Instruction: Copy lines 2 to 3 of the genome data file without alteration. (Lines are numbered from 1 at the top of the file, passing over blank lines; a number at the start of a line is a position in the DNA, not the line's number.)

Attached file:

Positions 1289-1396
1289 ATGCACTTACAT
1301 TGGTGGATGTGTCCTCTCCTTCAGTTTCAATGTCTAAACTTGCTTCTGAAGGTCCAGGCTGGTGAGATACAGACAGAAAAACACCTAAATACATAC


1289 ATGCACTTACAT
1301 TGGTGGATGTGTCCTCTCCTTCAGTTTCAATGTCTAAACTTGCTTCTGAAGGTCCAGGCTGGTGAGATACAGACAGAAAAACACCTAAATACATAC